Shares of NVIDIA (NASDAQ:NVDA) were hammered following what was overall a solid earnings report, with revenue and non-GAAP earnings per share up 21% and 38% year over year, respectively. Although strong top-line growth reflected robust demand for the company's graphics processing units (GPUs), revenue of $3.18 billion for the quarter was less than what Wall Street analysts were expecting

The problem was that management underestimated how long it would take prices for Pascal graphics cards to decline after the collapse of the cryptocurrency market. This likely kept some gamers from being able to buy new midrange Pascal cards like the GTX 1060 -- because prices were too high. CFO Collette Kress said, "Although the cryptocurrency wave has ended, the channel has taken longer than expected to normalize." 

To correct the supply issue, NVIDIA has halted shipments of midrange Pascal cards to allow excess inventory to sell through, which may take as long as two quarters. However, Kress said, "while channel inventory situation presents a near-term headwind, it does not change our long-term fundamentals." 

NVIDIA RTX 2080 Ti graphics card

IMAGE SOURCE: NVIDIA.

This appears to be a short-term issue that is causing a hiccup in the company's near-term growth, but it shouldn't worry long-term investors.  

Gaming market remains healthy

NVIDIA posted 13% year-over-year growth in its gaming segment. That was well below the growth rates investors have gotten used to lately following back-to-back quarters of more than 50% growth in each of the last two quarters. Some of that growth reflected strong demand from cryptocurrency miners, but even before crypto demand cranked up about a year ago, NVIDIA had been enjoying a strong upgrade cycle since launching its Pascal-based GPUs in 2016.

Segment Revenue TTM Through Q3 2019 2018 2017
Gaming $7.031 billion $5.513 billion $4.060 billion
Data center $2.859 billion $1.932 billion $0.830 billion
Professional visualization $1.091 billion $0.933 billion $0.835 billion
Automotive $0.610 billion $0.558 billion $0.487 billion
Other $0.831 billion $0.778 billion $0.698 billion
Total revenue $12.422 billion $9.714 billion $6.910 billion

Data source: NVIDIA. TTM = Trailing 12 month. Years are fiscal years.

Looking beneath the headline numbers, it's clear that NVIDIA's gaming segment growth is far from over. The company just launched its new Turing-based GPUs at the end of the third quarter, which promise to make games look more photo-realistic with a graphics rendering technique called "ray tracing." The company claims these new cards are two times faster than Pascal, and six times faster when ray-traced graphics are enabled. 

The RTX 2080 has a steep price tag that starts at $800, while the RTX 2080 Ti Founders Edition sells for $1,200 and is currently sold out on NVIDIA's online store. Despite those high price tags, CEO Jensen Huang said, "The demand on the high-end products are fantastic."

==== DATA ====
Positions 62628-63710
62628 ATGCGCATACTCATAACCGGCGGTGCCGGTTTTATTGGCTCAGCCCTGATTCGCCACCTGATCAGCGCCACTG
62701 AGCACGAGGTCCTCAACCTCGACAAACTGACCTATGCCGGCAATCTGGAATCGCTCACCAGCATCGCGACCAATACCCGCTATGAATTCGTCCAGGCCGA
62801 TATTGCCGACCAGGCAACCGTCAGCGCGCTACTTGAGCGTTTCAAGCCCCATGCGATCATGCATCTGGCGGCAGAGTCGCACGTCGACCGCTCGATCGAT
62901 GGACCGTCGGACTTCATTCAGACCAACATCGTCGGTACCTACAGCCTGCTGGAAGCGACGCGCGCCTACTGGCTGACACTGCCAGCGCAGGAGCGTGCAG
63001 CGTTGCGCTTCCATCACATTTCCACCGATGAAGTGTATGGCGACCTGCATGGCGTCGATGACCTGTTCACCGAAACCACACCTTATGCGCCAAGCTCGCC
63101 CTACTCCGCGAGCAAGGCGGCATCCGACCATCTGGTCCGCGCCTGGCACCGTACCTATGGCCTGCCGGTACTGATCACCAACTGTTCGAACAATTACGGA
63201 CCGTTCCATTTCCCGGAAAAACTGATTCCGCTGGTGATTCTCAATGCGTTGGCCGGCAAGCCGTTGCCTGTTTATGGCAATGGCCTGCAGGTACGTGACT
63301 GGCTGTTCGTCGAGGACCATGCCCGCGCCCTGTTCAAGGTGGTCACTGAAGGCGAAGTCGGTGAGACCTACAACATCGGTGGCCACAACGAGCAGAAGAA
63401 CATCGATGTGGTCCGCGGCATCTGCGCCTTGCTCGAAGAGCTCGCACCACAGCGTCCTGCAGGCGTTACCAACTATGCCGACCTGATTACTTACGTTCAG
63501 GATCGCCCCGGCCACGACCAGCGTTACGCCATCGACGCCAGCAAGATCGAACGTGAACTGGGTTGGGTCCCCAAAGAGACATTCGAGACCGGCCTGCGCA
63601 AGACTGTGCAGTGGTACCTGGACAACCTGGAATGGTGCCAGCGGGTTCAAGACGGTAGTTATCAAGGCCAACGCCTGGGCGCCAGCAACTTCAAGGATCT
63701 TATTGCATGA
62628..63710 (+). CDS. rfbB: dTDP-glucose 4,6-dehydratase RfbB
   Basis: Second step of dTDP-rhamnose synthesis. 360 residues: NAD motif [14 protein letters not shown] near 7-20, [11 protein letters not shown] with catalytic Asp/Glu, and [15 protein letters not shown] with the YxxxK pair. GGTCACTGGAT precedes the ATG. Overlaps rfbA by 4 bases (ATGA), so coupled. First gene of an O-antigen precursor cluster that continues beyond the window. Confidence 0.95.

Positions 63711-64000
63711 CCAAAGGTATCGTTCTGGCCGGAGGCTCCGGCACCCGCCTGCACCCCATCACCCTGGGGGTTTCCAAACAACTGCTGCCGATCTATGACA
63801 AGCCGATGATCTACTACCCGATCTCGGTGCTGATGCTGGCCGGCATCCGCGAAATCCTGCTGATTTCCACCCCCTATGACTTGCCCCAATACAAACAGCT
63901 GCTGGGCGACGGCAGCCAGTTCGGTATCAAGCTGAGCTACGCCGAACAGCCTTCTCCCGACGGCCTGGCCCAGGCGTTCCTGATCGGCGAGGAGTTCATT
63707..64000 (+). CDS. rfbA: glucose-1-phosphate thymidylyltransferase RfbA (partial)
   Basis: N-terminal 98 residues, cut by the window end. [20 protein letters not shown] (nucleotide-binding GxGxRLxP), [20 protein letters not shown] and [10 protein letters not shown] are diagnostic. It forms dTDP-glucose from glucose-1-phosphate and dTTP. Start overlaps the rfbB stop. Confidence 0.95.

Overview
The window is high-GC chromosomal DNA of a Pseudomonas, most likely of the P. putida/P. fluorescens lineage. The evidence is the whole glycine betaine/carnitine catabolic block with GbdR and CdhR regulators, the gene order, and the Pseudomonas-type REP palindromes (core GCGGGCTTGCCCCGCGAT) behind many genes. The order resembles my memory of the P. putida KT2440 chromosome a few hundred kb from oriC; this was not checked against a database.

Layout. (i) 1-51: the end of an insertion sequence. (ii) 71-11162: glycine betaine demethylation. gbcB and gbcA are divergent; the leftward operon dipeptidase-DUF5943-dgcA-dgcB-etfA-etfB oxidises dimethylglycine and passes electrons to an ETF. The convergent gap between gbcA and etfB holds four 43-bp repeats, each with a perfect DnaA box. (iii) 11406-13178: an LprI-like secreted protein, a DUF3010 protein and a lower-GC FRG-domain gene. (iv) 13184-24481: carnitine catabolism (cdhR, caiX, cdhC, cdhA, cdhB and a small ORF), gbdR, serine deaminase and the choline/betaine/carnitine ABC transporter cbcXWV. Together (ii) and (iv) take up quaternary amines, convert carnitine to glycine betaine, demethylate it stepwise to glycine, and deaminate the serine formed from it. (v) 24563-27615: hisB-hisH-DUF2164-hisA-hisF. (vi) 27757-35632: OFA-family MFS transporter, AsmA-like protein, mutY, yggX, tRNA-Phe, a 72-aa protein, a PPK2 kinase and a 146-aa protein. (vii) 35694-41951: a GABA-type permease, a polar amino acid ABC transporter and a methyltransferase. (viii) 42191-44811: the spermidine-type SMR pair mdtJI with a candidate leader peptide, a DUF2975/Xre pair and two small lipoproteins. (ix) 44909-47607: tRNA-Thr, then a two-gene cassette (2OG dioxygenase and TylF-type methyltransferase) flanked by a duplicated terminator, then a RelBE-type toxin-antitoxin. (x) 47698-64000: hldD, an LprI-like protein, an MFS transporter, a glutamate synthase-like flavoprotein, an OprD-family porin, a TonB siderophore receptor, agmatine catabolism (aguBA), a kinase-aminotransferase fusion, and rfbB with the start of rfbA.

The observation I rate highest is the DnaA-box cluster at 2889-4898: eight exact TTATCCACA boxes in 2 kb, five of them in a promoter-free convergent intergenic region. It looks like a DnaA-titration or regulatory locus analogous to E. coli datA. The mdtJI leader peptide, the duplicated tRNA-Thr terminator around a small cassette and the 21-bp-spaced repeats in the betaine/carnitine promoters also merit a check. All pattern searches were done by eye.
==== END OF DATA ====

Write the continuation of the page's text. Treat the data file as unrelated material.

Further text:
Also, sales of gaming notebooks in China -- the largest gaming market in the world -- soared 50% year over year. NVIDIA has had a lot of success with its Max-Q gaming notebooks. Sales of these notebooks are probably the best pure indicator for how much gaming demand is out there since gaming notebooks are not bought for mining cryptocurrency, but to play games.

Despite the supply problem, management feels optimistic heading into the holidays. NVIDIA is solidly positioned in the midrange tier of Pascal GPUs, which is currently the most popular and affordable way for most gamers to upgrade without breaking the bank. Huang said the "[GeForce GTX 1060] is the number one selling graphics card in the world."

In addition, NVIDIA is currently in control at the high-end range with the RTX 2080 and the more affordable RTX 2070. The new line of RTX graphics cards are currently the only GPUs on the market that can run the latest games at smooth frame rates on a 4K resolution display. Adoption of these displays could pick up since they are getting cheaper, and consumers seem to feel good about spending money at the moment. That would certainly boost demand for RTX graphics cards. 

Electronic Arts just released Battlefield V, one of the industry's most popular shooter games, which allows an RTX card to take full advantage of ray tracing. Huang mentioned there is a pipeline of about 30 other games that will feature ray-traced graphics. "I'm expecting it to be just a fantastic new generation," Huang said. 

What to expect

Management guided for total revenue to be down about 7% year over year in the fourth quarter. That's because the Pascal midrange cards make up about one-third of the gaming segment's revenue, and NVIDIA has halted shipments of these cards until current channel inventory is cleared out.

Since NVIDIA has stopped shipping its midrange cards, there won't be any sales from those products for the company to report next quarter. So, investors should watch the sales of high-end RTX cards and gaming notebooks, as those will provide clues as to the underlying demand for gaming cards.

The strong trends in favor of these dynamics should continue, as Huang mentioned that "there's nothing about the gaming marketplace or the gaming business that we see that is fundamentally different." Therefore, investors should expect NVIDIA to resume growth once excess supply has been cleared out in the next few quarters.

Meanwhile, the baton will have to be taken up by the data-center segment, which posted 58% growth year over year in the third quarter. This performance was fueled by the recently launched Turing T4 Cloud GPU. Kress said the T4 "has received the fastest adoption of any server GPU," which bodes well for continued growth in the company's second-largest segment.

John Ballard owns shares of Nvidia. The Motley Fool owns shares of and recommends Nvidia. The Motley Fool recommends Electronic Arts. The Motley Fool has a disclosure policy.